What the Hell Happened to Kelly McGillis?
With Witness, McGillis captured the attention of Hollywood. But the following year, Top Gun made her a household name.
Tom Cruise starred as a maverick Naval Aviator in training. McGillis played an instructor with a thing for her students, especially cocksure bad boys. Anthony Edwards played Cruise’s best friend and Val Kilmer costarred as his rival. A pre-fame Meg Ryan had a supporting role as Edwards’ soon-to-be-widow.
Top Gun was inspired by an article that ran in California magazine. The article included aerial photography which sparked the imaginations of producers Don Simpson and Jerry Bruckheimer. They hired screenwriters Jim Cash and Jack Epps, Jr. to adapt the article about the lives of the pilots at “Fightertown USA” into a script. The Navy insisted on making several changes to the original script in order to secure their involvement. For example, the movie’s big death was originally written as a midair collision, but the Navy disapproved, so the scene was rewritten.
McGillis’ character was inspired by an actual flight instructor. Christine Fox worked her way through the Pentagon before retiring in 2014 as Acting Deputy Secretary of Defense. In the original script, her character was written as an officer. But when the Navy objected to the depiction of two officers being romantically involved, she was demoted to a civilian.
The original script lacked a love scene for Cruise and McGillis. Following test screenings, the decision was made to add a love screen during reshoots. But by that point, the actors had started preparing for other projects and no longer looked the same. McGillis’ hair was longer and dyed brown. Since she couldn’t cut it, they stuck her in a baseball cap for the elevator scene and filmed the love scene in silhouette so her hair color wouldn’t be noticeable.
Top Gun opened to mixed reviews. Critics agreed that the aerial fights were spectacular but the rest of the movie was less impressive. Audiences didn’t care. They made Top Gun the highest grossing movie of the year. Not only that, but according to the US Navy, their recruitment went up 500% after the movie’s release. The movie tapped into the jingoism of the Reagan 80’s and the music video sensibilities of the MTV era. More than thirty years later, even Top Gun‘s biggest fans are likely to admit it hasn’t aged all that well. But that hasn’t prevented rumors of a long delayed sequel. If that should come to pass, don’t expect McGillis to return. She has gone on record that she is too old for Top Gun 2.
According to McGillis, she wasn’t ready for the kind of fame Top Gun brought her:
It made me very unhappy, very untrusting of other people. I think you’d call it living terror. I was scared when I got recognised on the street. There are enough wacky people in the world, and I’d had enough crappy things happen to me before I was famous. When you’re recognisable, think how the chance of that multiplies.
Everyone knows that if you want to be a movie star, you have to capitalize on a massive hit like Top Gun. Coming off of the biggest hit of 1986 not to mention Witness the year before, McGillis was primed for the A-list. All she needed was one more box office smash to secure her status. But instead of starring in another adrenaline charged action picture, McGillis choose a quirky romantic comedy about reincarnation.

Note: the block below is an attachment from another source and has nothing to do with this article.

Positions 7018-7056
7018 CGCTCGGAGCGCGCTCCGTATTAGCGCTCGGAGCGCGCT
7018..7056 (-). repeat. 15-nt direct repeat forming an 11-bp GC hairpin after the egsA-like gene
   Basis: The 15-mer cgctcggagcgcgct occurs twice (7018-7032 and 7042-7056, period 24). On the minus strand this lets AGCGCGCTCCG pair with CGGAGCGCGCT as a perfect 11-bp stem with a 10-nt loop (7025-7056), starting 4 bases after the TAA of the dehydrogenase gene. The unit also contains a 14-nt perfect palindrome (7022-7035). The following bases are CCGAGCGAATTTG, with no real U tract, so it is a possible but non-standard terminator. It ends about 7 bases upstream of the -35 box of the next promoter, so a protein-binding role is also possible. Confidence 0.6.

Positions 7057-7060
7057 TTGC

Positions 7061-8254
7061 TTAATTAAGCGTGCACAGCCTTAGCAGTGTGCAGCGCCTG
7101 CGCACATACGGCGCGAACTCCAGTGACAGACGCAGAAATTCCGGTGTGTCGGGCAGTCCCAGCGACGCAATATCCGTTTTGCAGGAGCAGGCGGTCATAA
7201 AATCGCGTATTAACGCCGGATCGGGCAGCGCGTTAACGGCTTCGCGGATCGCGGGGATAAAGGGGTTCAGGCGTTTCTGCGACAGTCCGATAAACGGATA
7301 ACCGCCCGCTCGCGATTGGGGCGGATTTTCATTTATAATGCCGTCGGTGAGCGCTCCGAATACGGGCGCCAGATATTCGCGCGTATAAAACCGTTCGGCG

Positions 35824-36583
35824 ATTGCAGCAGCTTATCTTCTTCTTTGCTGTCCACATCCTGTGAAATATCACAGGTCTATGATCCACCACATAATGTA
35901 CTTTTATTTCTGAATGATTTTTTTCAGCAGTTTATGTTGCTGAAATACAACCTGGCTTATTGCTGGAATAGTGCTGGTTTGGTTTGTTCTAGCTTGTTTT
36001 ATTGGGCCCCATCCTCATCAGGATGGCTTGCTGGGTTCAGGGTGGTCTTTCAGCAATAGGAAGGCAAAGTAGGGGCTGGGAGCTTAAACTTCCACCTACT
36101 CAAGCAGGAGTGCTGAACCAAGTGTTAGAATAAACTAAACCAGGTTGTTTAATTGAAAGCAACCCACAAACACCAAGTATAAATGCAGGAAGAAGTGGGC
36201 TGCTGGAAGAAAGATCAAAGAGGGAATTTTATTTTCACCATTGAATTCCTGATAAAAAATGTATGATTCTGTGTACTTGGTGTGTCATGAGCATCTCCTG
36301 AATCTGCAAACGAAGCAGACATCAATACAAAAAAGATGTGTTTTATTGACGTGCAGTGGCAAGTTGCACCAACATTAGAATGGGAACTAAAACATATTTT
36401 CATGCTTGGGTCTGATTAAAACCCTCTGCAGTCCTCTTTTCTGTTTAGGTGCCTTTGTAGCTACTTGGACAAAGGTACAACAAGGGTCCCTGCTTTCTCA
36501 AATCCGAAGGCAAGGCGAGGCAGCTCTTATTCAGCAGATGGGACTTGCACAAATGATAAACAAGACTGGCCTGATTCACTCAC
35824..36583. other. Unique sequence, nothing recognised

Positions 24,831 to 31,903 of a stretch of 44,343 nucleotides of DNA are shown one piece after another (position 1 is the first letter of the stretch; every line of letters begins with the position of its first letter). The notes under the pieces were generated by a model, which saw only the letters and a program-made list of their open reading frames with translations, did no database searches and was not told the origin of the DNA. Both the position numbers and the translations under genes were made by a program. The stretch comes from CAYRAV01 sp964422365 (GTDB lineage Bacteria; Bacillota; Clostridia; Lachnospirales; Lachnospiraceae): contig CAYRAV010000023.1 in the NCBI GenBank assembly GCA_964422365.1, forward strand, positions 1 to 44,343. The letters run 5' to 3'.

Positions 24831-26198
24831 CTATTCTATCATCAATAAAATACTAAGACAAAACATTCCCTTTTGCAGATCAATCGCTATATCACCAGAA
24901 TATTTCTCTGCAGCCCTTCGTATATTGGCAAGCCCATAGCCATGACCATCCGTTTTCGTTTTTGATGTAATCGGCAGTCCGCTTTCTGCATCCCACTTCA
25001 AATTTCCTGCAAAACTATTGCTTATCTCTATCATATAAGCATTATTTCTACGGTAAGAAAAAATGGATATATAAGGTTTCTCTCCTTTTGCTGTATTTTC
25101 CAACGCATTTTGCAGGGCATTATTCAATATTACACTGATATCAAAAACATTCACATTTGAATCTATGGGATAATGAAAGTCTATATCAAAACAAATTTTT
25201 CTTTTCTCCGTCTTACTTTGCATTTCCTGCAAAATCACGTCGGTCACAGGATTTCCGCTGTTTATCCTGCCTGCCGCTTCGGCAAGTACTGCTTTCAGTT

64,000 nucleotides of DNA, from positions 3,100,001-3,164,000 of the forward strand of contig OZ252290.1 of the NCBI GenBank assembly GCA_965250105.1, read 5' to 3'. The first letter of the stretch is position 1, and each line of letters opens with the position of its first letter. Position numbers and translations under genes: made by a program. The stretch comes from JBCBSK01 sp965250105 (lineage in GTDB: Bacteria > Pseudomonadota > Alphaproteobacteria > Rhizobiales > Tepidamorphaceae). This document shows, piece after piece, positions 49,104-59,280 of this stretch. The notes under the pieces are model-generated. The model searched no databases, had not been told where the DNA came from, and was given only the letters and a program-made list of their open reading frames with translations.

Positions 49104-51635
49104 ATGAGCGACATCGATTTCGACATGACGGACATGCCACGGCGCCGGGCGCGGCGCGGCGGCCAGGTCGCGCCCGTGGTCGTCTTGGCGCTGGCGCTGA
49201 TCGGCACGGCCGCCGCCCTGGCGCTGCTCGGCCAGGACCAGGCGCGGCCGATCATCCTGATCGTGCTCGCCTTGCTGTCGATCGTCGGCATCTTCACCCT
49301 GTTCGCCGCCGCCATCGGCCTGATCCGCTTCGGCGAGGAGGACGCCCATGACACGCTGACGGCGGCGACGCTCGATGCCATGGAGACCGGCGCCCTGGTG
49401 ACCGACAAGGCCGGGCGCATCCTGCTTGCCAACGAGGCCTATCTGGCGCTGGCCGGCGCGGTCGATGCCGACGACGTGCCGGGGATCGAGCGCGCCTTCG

McGillis starred opposite Timothy Hutton as a couple who finds true love in the afterlife. Unfortunately, their eternal bliss is short-lived. McGillis’ character still has unfinished business left on earth. When she is sent back to earth to live out another life, Hutton bargains with a mysterious and androgynous figure played by his then-wife Debra Winger. The deal is Hutton can go back to earth as well, but neither he nor McGillis will have any recollection of their time together in heaven. It will be up to them to find each other and fall in love all over again.
If this all sounds schmaltzy, it is. But it’s directed by Alan Rudolph who elevates the material along with his strong cast. Most critics thought the movie missed the mark, but audiences with an appetite for cheesy love stories have discovered Made In Heaven‘s charm on video. They sure didn’t see it in theaters. Made in Heaven debuted in 13th place behind Dirty Dancing which had been in cineplexes for three months already. Seven other movies opened that same weekend including the reincarnation-themed rom-com, Hello Again, which opened in second place behind Fatal Attraction.
Later that year, McGillis starred in the Israeli drama Ha-Holmim (aka Unsettled Land). McGillis portrayed an Austrian doctor in a group of European pioneers who travel to Palestine in 1919 in order to establish a kibbutz in Galilee. Not only was Unsettled land a period drama costarring John Shea, it was set in the Middle East. It’s hard to think of a project with less commercial appeal. The movie premiered in the International Competition at the Tokyo Film Festival and showed at the Israel Him Festival in New York. But outside of Israeli cinema, the movie went largely unnoticed.
Next: The Accused